Loans are considered to be impaired when it is probable that we will not be able to collect all amounts due in accordance with contractual terms of the loans, including consideration of underlying collateral value. Allowance for loan losses represents the estimated probable credit losses inherent in loans held for investment at balance sheet date. Changes in allowance for loan losses are recorded in the provision for loan losses on the statement of operations. Allowance for loan losses generally excludes interest receivable as accrued interest receivable is reversed when a loan is placed on nonaccrual status. Allowance for loan losses is generally measured as the difference between the carrying value of the loan and either the present value of cash flows expected to be collected, discounted at the original effective interest rate of the loan or an observable market price for the loan. Subsequent changes in

 

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impairment are recorded as adjustments to the provision for loan losses. Loans are charged off against allowance for loan losses when all or a portion of the principal amount is determined to be uncollectible. A loan is considered to be collateral-dependent when repayment of the loan is expected to be provided solely by the underlying collateral. Impaired collateral-dependent loans are written down to the fair value of the collateral less disposal cost, first through acharge-off against allowance for loan losses, if any, then recorded as impairment loss.

Troubled debt restructuring (“TDR”).A loan with contractual terms modified in a manner that grants concession to the borrower who is experiencing financial difficulty is classified as a TDR. Concessions could include term extensions, payment deferrals, interest rate reductions, principal forgiveness, forbearance, or other actions designed to maximize our collection on the loan. As a TDR is generally considered to be an impaired loan, it is measured for impairment based on our allowance for loan losses methodology.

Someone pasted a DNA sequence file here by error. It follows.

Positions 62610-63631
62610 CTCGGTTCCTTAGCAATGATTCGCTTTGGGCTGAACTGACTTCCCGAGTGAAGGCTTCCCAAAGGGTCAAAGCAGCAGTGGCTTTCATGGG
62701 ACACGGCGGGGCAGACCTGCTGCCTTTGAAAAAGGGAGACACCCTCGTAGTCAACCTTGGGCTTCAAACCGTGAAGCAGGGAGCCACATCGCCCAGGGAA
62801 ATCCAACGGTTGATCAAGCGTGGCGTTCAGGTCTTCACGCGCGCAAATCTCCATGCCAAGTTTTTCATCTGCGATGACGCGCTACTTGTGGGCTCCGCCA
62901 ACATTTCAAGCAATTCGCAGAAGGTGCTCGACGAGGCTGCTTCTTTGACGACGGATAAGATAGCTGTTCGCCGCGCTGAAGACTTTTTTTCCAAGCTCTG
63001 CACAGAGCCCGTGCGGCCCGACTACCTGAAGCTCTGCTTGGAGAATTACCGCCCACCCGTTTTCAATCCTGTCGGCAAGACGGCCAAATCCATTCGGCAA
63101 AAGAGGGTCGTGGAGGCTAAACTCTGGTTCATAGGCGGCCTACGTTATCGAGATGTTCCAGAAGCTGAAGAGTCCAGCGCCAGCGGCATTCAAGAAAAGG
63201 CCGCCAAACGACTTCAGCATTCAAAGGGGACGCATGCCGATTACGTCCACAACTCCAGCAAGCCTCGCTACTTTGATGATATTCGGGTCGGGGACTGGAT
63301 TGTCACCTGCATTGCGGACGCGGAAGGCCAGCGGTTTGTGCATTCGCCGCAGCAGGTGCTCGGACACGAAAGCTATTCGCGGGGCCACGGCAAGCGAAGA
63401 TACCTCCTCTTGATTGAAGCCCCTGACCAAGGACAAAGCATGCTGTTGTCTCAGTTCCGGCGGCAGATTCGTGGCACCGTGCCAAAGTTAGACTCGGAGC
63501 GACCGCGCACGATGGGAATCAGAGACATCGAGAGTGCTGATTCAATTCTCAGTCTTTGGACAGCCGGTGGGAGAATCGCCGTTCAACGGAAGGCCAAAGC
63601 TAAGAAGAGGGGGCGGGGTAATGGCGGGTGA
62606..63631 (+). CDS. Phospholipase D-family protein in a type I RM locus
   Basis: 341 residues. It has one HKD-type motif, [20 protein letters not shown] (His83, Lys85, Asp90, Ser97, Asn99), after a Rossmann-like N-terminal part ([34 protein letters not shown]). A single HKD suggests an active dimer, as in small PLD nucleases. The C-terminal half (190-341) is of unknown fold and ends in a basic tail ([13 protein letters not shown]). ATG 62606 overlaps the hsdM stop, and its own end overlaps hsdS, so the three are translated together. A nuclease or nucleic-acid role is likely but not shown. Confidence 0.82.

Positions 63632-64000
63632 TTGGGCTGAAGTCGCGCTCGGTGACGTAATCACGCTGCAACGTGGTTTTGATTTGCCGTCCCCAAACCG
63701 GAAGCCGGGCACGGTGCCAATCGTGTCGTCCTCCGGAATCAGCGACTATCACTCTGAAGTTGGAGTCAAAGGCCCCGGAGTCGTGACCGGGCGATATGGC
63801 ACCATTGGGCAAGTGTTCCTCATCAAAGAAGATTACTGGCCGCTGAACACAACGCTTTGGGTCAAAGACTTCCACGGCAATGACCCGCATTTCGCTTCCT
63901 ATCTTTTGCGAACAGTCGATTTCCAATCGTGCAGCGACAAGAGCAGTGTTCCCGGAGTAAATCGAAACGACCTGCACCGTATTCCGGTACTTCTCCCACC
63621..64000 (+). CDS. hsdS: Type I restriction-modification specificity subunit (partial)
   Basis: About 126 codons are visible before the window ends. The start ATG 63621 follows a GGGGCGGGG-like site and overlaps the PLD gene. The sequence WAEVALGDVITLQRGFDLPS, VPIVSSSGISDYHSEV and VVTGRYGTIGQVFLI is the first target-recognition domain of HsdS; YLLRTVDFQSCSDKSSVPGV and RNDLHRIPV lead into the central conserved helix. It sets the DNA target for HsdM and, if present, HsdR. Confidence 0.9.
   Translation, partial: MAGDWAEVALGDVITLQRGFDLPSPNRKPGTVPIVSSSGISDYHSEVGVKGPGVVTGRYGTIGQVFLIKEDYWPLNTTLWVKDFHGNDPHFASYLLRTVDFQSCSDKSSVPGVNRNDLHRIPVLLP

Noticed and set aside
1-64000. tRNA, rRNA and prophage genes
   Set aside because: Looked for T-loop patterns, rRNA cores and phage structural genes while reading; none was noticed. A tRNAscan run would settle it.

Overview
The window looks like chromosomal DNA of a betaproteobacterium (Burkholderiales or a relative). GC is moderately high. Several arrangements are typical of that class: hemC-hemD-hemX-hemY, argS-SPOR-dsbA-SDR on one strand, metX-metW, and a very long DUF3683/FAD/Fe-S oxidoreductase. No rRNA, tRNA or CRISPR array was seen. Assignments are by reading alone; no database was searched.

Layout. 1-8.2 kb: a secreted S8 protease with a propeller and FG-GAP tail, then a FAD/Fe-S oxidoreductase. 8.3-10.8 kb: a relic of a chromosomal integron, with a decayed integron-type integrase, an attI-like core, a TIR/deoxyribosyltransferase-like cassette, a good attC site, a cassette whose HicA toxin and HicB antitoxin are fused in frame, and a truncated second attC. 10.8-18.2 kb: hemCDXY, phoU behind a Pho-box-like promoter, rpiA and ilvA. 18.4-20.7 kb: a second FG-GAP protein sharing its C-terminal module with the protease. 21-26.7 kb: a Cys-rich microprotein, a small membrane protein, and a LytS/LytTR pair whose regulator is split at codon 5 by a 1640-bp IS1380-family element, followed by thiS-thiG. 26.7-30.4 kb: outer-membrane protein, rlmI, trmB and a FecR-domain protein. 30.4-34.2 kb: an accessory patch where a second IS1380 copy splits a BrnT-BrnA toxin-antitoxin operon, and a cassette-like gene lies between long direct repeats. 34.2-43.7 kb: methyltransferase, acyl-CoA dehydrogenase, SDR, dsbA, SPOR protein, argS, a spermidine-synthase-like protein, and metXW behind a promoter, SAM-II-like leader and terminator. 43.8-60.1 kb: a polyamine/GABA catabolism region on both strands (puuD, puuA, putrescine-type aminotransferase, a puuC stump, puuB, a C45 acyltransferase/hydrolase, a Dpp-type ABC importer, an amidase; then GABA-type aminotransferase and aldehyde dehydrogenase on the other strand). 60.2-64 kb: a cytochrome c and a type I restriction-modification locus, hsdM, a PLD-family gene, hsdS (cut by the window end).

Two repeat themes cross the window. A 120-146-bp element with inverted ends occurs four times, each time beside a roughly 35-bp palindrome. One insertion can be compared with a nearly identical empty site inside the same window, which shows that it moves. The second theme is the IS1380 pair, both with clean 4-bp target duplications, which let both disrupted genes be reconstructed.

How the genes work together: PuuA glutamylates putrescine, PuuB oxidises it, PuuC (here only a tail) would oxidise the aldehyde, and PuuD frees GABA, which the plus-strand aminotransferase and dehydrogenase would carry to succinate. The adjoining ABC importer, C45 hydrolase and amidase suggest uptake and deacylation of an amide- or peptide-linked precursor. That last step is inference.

Loans held for sale

Loans that we intend to sell or liquidate in the foreseeable future are classified asheld-for-sale. Loans held for sale are carried at the lower of amortized cost or fair value less disposal cost, with valuation changes recognized as impairment loss. Loans held for sale are not subject to allowance for loan losses. Net deferred loan origination fees and loan purchase premiums or discounts are deferred and capitalized as part of the carrying value of theheld-for-sale loan until the loan is sold and are therefore included in the periodic valuation adjustments based on lower of cost or fair value less disposal cost.

Purchased Credit-Impaired (“PCI”) Loans